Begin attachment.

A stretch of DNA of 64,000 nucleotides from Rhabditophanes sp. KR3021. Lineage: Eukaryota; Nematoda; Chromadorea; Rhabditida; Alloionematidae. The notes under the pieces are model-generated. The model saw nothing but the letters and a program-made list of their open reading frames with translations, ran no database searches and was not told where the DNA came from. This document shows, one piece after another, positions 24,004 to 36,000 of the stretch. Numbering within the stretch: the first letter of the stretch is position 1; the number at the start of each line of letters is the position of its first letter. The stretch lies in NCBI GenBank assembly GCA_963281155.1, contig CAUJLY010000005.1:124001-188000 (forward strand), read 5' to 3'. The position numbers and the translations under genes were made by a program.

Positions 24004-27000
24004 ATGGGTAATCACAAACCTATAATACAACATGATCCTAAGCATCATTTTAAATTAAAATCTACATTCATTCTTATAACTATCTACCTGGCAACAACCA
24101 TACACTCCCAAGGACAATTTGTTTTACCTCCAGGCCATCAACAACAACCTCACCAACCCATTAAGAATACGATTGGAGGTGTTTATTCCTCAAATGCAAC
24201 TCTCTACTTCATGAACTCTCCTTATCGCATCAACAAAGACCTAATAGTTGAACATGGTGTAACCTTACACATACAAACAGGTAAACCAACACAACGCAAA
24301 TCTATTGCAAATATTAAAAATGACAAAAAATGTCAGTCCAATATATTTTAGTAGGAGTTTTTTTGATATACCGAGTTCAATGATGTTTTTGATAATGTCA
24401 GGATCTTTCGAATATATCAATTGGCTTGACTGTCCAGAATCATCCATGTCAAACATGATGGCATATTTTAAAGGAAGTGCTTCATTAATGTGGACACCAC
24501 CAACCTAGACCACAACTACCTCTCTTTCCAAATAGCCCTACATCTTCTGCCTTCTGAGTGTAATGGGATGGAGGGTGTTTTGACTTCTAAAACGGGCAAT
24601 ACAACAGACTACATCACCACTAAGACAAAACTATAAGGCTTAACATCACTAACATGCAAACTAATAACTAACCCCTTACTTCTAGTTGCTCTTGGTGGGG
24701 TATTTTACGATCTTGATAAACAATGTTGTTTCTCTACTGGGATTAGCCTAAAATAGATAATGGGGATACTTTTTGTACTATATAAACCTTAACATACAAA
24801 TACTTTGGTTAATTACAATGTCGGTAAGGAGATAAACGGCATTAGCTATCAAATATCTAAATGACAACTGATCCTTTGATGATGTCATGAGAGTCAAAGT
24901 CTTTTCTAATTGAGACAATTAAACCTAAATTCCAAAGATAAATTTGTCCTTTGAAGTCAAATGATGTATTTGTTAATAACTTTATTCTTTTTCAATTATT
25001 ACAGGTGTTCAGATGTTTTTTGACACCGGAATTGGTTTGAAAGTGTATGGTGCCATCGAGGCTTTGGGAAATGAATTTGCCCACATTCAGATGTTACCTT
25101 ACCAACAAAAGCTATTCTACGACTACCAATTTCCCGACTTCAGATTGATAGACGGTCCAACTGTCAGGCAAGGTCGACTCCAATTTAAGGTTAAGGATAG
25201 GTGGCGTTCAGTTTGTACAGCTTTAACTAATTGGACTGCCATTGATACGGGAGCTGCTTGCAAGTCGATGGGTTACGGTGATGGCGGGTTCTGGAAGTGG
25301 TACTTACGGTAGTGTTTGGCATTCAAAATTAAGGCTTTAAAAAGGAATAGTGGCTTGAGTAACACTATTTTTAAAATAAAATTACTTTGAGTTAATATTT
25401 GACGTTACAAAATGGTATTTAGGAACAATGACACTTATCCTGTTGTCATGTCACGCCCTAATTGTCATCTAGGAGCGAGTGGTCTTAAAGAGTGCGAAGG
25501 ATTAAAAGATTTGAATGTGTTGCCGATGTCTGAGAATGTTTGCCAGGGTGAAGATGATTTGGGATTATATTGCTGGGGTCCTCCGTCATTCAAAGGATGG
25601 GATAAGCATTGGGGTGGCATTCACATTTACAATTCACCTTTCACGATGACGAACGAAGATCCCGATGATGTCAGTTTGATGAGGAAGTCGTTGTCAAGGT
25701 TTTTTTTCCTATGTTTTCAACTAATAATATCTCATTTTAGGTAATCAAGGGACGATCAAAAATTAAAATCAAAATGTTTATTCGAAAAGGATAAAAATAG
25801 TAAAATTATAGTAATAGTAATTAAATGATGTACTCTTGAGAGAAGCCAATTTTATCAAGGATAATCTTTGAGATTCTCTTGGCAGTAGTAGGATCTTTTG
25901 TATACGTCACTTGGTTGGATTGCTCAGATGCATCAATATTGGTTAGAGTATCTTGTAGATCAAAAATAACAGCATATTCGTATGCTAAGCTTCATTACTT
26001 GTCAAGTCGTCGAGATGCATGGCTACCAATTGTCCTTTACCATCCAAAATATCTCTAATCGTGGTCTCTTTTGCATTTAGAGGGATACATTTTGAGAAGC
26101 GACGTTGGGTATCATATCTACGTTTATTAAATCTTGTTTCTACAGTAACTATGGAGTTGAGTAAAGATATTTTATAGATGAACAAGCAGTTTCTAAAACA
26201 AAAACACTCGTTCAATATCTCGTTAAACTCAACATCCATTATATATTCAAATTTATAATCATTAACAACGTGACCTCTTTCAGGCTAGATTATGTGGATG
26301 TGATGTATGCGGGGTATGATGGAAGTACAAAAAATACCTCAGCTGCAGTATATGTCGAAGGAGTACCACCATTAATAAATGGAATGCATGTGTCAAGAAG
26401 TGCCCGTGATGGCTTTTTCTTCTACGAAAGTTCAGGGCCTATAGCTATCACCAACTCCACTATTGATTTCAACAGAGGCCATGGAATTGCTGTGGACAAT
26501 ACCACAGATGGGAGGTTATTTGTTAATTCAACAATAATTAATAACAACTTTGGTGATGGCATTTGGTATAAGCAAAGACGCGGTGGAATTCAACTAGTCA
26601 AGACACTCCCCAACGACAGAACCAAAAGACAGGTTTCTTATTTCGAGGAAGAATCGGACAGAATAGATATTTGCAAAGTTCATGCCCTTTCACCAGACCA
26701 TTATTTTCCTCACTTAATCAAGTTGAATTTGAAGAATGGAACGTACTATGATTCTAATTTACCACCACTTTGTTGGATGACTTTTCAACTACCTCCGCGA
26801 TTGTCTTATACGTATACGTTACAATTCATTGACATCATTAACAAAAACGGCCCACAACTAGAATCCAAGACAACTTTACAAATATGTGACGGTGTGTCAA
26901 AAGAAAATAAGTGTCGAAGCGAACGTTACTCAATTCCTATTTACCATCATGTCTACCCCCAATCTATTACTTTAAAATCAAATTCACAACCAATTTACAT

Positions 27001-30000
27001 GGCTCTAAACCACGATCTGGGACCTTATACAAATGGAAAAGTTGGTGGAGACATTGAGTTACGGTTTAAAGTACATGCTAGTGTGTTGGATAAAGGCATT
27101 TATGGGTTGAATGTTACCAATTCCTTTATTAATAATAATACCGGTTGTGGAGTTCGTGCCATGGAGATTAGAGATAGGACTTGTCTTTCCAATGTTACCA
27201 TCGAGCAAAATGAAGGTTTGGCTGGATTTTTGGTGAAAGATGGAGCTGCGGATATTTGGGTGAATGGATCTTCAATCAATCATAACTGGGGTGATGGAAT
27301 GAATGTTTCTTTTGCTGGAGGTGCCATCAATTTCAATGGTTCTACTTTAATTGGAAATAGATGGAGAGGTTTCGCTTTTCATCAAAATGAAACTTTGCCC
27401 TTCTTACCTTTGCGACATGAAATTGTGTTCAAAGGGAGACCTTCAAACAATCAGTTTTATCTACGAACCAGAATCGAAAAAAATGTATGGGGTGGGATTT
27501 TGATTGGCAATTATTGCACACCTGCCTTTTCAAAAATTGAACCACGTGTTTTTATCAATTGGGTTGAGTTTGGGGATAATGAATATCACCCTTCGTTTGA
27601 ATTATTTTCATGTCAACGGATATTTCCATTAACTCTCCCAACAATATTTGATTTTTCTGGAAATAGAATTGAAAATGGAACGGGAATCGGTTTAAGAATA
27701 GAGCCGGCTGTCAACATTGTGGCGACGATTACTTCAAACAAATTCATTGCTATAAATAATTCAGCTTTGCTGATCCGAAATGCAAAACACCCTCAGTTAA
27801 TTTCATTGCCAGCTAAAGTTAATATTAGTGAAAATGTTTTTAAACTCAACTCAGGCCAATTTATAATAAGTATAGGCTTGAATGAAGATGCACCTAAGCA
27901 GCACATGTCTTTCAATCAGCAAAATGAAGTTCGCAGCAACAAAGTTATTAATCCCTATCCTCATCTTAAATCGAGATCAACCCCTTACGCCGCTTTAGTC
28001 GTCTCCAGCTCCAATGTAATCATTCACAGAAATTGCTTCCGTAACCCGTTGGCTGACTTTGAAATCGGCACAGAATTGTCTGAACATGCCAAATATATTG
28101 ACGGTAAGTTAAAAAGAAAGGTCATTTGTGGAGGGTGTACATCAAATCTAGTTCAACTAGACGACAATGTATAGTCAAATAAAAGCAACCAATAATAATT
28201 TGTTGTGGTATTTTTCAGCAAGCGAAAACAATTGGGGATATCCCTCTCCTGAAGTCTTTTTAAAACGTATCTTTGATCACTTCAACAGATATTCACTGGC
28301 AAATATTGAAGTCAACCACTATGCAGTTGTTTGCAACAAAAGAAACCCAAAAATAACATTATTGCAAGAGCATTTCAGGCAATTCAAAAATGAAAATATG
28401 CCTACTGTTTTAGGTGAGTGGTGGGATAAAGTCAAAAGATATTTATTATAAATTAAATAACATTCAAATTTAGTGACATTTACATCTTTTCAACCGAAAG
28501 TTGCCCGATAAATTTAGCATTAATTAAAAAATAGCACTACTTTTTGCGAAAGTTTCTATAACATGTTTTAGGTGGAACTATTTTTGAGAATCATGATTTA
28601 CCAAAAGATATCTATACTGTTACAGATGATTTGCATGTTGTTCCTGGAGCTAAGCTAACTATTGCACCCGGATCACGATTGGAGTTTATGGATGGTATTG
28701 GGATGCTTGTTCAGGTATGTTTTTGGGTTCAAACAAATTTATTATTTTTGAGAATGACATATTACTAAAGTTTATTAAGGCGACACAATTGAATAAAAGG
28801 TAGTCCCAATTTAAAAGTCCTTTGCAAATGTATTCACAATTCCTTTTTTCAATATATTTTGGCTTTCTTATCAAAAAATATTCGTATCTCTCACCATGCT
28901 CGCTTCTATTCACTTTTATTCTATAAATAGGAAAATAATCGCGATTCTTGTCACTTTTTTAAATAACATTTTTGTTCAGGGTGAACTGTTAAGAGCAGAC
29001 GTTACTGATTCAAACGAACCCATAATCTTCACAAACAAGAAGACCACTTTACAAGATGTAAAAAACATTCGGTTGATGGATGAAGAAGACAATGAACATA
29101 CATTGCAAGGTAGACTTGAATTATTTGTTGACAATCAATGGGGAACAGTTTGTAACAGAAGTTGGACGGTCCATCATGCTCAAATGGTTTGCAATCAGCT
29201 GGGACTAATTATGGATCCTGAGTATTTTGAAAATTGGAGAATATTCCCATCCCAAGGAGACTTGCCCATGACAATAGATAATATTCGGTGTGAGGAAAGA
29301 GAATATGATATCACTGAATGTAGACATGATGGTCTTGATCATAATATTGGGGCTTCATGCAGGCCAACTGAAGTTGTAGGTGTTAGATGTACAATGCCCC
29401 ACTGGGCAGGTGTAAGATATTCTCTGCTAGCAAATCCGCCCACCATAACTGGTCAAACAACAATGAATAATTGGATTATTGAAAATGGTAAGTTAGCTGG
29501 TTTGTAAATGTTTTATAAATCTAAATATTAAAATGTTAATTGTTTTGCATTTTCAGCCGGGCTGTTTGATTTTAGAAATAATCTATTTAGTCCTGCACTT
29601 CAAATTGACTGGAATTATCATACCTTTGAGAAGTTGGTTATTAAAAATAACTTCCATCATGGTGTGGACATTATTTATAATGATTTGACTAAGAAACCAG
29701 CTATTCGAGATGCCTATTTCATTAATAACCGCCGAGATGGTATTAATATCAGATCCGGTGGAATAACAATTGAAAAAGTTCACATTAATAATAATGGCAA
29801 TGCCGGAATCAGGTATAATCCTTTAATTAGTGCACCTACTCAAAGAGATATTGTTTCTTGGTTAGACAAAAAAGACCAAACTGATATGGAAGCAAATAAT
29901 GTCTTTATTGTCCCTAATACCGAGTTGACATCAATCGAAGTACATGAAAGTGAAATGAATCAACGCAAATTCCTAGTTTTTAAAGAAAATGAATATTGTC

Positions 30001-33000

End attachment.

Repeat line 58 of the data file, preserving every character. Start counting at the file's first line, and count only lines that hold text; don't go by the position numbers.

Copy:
29401 ACTGGGCAGGTGTAAGATATTCTCTGCTAGCAAATCCGCCCACCATAACTGGTCAAACAACAATGAATAATTGGATTATTGAAAATGGTAAGTTAGCTGG